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Dallas County sales tax vote getting eyeballs in Polk County


Here’s an alert to Dallas County voters: The eyes of Polk County are upon you today as you vote on the adoption of a penny-on-the-dollar local option sales tax.

“I want to see how Dallas County shakes out,” Des Moines City Manager Scott Sanders said. 

Although there are countless city seats up for grabs across Greater Des Moines, the vote in Dallas County that is being watched with high interest is for implementation of a local option sales tax.

Because of a quirk in state law, Dallas County communities that share borders with Des Moines and other cities in Polk County — Clive, Grimes, Urbandale, Waukee and West Des Moines — will vote as one block on whether to approve the tax, which adds 1 cent to the state sales tax. Unlike the bulk of sales tax revenues, a portion of the funds generated by the local option sales tax can flow back to communities where it is approved.

It is a key vote for city officials who view those funds as a way to make up for a decline in tax rates on commercial property to 90 percent from 100 percent and rates on mutifamily properties that will drop from 100 percent to levels assessed on single-family properties.

With the state budget failing to meet revenue projections, city leaders also are concerned about the possibility of losing a state-funded backfill in fiscal 2019 that was promised under a 2013 state law that lowered the taxable values of commercial and multifamily properties.

Sanders and officials in other cities believe the Dallas County vote could provide an indication of whether Polk County voters would approve a local option sales tax.

If the measure passes, it is likely that Des Moines and other Polk County communities will ask Polk County supervisors to put the issue on the March ballot. The timing is important. If approved, the local option sales tax would take effect in both counties on July 1.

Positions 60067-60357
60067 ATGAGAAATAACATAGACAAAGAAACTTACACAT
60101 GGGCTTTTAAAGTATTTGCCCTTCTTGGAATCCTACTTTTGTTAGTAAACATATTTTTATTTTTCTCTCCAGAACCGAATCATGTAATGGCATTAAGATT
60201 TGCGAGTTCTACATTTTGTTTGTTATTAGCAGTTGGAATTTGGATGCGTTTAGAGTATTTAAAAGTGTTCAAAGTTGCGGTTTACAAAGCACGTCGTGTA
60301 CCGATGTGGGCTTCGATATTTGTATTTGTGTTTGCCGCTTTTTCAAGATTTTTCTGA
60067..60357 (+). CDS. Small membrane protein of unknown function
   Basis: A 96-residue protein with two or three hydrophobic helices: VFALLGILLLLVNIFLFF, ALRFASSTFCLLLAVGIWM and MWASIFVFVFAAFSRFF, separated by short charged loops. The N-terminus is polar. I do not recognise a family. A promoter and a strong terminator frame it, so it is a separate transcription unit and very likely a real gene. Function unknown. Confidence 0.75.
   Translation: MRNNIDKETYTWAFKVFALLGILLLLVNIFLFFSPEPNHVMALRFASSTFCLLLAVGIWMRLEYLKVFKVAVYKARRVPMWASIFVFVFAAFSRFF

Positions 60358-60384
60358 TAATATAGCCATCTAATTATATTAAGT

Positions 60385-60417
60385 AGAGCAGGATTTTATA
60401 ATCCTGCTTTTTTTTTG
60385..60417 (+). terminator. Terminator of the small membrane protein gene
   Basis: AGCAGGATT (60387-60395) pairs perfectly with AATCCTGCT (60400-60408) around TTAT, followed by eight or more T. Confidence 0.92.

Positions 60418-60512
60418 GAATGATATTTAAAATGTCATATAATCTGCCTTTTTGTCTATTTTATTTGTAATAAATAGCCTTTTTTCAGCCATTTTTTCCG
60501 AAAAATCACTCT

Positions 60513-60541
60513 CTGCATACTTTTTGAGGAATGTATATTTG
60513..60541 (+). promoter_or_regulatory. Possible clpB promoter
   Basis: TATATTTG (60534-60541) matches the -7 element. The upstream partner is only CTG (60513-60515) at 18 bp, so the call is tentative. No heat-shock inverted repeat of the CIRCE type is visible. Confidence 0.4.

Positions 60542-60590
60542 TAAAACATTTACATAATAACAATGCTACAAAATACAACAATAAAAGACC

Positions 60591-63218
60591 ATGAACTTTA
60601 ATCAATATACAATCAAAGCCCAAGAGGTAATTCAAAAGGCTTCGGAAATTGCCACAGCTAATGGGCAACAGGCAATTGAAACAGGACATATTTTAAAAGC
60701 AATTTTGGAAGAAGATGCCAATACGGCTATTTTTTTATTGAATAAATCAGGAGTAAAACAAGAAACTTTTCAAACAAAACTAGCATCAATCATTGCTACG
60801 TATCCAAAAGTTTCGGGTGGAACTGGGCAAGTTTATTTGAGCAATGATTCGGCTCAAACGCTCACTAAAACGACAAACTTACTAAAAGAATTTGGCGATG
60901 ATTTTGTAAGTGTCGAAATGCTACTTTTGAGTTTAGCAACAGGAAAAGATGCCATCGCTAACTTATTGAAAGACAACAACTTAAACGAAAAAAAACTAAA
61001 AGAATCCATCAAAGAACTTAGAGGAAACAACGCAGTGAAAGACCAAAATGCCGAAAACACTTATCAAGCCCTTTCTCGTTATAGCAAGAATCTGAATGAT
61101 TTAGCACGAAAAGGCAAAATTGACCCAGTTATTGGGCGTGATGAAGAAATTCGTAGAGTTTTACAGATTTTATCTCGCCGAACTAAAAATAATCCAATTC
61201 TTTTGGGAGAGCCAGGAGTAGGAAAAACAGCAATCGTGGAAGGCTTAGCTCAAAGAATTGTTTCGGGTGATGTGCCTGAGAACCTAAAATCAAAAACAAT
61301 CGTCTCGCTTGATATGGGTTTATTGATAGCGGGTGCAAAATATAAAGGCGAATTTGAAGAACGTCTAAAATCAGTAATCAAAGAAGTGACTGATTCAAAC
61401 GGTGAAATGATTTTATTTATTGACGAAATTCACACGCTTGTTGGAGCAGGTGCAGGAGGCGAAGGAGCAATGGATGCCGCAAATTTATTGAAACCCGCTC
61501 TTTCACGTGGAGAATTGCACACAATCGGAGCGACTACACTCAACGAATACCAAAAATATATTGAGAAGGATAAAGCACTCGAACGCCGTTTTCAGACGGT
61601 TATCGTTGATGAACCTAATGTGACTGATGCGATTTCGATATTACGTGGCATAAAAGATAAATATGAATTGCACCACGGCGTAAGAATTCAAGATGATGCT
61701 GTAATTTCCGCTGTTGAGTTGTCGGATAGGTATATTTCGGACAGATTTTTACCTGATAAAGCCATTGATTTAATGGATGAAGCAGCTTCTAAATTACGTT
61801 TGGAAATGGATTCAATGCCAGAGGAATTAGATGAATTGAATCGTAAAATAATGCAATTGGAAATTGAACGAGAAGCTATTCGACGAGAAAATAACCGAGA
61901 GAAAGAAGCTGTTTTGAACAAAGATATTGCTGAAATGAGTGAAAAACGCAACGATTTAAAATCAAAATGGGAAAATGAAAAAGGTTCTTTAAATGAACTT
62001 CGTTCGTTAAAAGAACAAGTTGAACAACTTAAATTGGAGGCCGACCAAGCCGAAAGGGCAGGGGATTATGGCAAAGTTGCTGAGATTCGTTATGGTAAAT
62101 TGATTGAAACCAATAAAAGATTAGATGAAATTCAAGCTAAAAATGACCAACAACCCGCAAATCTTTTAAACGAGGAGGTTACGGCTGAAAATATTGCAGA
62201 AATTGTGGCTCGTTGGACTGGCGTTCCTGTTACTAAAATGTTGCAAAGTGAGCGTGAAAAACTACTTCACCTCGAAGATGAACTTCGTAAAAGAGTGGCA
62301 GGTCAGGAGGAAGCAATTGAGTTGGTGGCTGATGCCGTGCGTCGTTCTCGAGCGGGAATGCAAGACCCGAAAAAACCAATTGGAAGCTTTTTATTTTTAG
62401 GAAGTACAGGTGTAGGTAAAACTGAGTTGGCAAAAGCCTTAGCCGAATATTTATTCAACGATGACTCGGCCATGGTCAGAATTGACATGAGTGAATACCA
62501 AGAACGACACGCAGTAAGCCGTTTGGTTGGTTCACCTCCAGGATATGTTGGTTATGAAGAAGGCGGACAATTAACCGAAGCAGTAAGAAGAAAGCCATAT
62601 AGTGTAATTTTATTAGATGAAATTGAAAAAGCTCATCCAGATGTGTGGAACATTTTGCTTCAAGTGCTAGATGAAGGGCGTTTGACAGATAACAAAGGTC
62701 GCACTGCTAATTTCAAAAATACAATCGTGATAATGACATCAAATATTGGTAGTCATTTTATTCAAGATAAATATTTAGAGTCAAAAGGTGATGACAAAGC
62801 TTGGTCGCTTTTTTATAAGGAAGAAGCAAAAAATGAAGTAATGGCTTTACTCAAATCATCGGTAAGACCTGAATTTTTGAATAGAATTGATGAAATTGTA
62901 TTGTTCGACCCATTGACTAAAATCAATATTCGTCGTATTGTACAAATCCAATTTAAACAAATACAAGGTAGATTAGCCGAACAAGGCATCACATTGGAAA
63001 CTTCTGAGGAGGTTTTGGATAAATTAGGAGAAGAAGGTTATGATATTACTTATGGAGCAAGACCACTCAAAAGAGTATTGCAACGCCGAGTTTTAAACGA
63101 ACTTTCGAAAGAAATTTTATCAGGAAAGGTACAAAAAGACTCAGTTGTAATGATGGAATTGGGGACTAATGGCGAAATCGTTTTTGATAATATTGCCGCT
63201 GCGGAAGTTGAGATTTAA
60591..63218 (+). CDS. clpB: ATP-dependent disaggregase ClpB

“We are backward planning from a March potential,” Sanders said.

Later this month, the city of Des Moines is expected to learn the results of a survey to test city voters’ attitudes toward adopting the tax.

According to the Iowa Department of Revenue, Des Moines could expect to generate $37 million in additional revenue under the tax, based on sales tax collections in 2016.

Among other things, the additional revenues could help the city pay for deferred maintenance on facilities and equipment. By receiving the additional sales tax revenues, the city might be able to avoid increases in its property tax rates, Sanders said.

Jeff Mark, city administrator in Altoona, is paying attention to the Dallas County vote.

“Altoona would benefit greatly from a local option sales tax,” he said.

Projects that were deferred during the Great Recession still need to “get done,” Marks said, naming a number of major streets projects that sales tax revenue could help pay for in lieu of using property taxes.

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